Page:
D&B calculates your business’s PAYDEX score, which ranges from 0 to 100, with 80 and above indicating your business is a good credit risk and 49 and below indicating your business is a poor credit risk. D&B also provides a commercial credit score, which predicts how likely your business is to become severely delinquent on payments within the next 12 months, and a financial stress score, which predicts how likely your business is to fail within the next 12 months. Both of these rank your business from 1 to 5, with 1 being the highest.
Equifax calculates a payment index, ranging from 0 to 100, which reflects your payment history. It also provides a Credit Risk Score that ranges from 101 to 992 and measures how likely your business is to become severely delinquent on payments within the next 12 months. Finally, the Business Failure Score, based on similar factors, ranges from 1,000 to 1,880 and measures how likely your business is to close within the next 12 months. For both, higher numbers indicate better credit risks.
Experian uses a wider variety of factors than the other two to come up with your Credit Ranking Intelliscore, which tops out at 100 and takes into account your number of years in business; how many lines of credit you’ve applied for, opened or used recently; available credit; and late payments and collections.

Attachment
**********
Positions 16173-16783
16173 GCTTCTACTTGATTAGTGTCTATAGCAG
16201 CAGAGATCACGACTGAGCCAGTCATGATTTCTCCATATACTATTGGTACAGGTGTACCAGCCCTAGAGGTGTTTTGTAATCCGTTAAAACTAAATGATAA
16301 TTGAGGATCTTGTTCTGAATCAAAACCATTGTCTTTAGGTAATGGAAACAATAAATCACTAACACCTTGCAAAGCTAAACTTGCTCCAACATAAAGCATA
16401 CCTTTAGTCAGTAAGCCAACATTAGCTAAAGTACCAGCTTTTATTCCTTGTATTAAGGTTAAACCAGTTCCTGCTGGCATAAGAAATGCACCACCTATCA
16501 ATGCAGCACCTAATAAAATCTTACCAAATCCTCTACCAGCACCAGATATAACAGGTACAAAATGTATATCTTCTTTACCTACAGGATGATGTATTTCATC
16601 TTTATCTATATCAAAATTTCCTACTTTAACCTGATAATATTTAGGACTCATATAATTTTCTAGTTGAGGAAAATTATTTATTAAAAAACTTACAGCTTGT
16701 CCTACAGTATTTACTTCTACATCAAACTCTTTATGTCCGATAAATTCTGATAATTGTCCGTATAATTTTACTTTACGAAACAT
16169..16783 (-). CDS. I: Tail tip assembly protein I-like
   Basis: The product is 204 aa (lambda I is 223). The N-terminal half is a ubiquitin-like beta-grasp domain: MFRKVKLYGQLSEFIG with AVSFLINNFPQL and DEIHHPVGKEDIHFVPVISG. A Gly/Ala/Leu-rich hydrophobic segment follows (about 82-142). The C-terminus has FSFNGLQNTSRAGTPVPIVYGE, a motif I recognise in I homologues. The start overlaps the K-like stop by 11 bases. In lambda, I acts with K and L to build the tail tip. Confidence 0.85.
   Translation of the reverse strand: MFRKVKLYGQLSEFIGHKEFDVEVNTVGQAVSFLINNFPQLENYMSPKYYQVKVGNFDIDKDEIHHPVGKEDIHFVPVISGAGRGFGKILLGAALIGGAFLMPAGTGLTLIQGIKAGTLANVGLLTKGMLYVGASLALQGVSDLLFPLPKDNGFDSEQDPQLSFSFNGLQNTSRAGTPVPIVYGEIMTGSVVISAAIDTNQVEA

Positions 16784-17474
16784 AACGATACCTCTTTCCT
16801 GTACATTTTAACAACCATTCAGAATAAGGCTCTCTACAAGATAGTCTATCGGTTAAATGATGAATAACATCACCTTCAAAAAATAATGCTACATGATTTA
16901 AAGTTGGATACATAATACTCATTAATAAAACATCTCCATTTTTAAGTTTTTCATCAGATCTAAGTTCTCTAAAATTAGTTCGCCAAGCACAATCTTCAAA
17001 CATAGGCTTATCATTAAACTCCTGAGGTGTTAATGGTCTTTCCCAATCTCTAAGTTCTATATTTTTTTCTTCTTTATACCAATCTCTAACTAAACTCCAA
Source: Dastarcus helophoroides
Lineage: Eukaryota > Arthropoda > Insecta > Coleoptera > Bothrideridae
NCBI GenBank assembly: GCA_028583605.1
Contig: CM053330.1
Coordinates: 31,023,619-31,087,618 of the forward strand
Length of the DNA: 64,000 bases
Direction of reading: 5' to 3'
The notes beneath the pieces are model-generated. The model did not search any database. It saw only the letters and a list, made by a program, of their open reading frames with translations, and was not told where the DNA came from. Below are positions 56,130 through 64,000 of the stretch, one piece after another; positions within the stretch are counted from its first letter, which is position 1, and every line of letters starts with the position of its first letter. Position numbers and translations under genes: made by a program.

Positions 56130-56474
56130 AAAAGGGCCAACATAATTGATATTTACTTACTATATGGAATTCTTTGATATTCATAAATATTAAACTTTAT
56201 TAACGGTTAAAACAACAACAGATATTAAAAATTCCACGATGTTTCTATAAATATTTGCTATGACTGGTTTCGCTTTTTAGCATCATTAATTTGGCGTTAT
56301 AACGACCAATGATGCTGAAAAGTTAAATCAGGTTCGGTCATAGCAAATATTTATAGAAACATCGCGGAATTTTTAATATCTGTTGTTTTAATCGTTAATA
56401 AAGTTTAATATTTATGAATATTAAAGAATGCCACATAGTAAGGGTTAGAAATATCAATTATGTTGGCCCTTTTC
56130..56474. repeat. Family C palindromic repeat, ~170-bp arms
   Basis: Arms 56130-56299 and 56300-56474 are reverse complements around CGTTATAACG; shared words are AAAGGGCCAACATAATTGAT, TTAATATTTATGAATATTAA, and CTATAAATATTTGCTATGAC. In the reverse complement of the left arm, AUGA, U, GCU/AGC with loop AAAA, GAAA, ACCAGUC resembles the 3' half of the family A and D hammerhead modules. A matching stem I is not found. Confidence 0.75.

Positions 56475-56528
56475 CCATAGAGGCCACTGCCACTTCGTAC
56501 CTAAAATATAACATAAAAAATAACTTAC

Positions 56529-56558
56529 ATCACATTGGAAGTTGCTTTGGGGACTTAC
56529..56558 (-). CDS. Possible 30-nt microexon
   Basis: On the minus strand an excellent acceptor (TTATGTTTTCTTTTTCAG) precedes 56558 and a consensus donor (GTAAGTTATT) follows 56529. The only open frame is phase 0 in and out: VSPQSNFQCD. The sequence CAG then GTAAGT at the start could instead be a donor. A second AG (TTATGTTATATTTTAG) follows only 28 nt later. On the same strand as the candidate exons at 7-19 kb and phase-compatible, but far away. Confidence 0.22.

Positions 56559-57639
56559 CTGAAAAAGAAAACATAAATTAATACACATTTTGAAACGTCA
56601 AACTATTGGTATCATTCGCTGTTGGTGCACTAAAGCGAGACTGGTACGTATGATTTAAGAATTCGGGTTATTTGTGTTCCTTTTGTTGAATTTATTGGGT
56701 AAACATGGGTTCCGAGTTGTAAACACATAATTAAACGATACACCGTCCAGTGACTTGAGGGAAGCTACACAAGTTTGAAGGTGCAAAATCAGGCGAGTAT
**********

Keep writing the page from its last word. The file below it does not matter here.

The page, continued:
You’ll have to pay to get a copy of your business credit score, but it’s a worthwhile investment. Each business credit reporting agency offers a variety of options for getting your credit report, as well as for monitoring your business credit on an ongoing basis.
Rieva Lesonsky is a contributing writer for Fundera.
Rieva has over 30 years of experience covering, consulting and speaking to small businesses owners and entrepreneurs. She covers small business trends, employment, and leadership advice for the Fundera Ledger. She’s the CEO of GrowBiz Media, a media company specializing in small business and entrepreneurship. Before GrowBiz Media, Rieva was the editorial director at Entrepreneur Magazine.